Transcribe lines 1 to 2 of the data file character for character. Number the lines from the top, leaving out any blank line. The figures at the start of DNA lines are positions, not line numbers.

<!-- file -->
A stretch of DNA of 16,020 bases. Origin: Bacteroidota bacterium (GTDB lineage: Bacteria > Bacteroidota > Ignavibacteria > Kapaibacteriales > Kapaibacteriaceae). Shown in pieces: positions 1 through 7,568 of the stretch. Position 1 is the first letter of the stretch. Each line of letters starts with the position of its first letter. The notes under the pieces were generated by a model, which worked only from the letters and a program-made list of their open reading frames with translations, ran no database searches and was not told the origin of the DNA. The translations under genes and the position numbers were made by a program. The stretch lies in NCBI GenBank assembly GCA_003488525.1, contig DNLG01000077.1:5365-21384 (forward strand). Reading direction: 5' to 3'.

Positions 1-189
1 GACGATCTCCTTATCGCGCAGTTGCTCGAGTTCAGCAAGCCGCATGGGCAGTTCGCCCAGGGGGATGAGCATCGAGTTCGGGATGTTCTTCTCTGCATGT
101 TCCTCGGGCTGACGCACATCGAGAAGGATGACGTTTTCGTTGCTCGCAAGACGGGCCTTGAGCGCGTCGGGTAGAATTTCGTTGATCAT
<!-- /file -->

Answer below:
A stretch of DNA of 16,020 bases. Origin: Bacteroidota bacterium (GTDB lineage: Bacteria > Bacteroidota > Ignavibacteria > Kapaibacteriales > Kapaibacteriaceae). Shown in pieces: positions 1 through 7,568 of the stretch. Position 1 is the first letter of the stretch. Each line of letters starts with the position of its first letter. The notes under the pieces were generated by a model, which worked only from the letters and a program-made list of their open reading frames with translations, ran no database searches and was not told the origin of the DNA. The translations under genes and the position numbers were made by a program. The stretch lies in NCBI GenBank assembly GCA_003488525.1, contig DNLG01000077.1:5365-21384 (forward strand). Reading direction: 5' to 3'.

Positions 1-189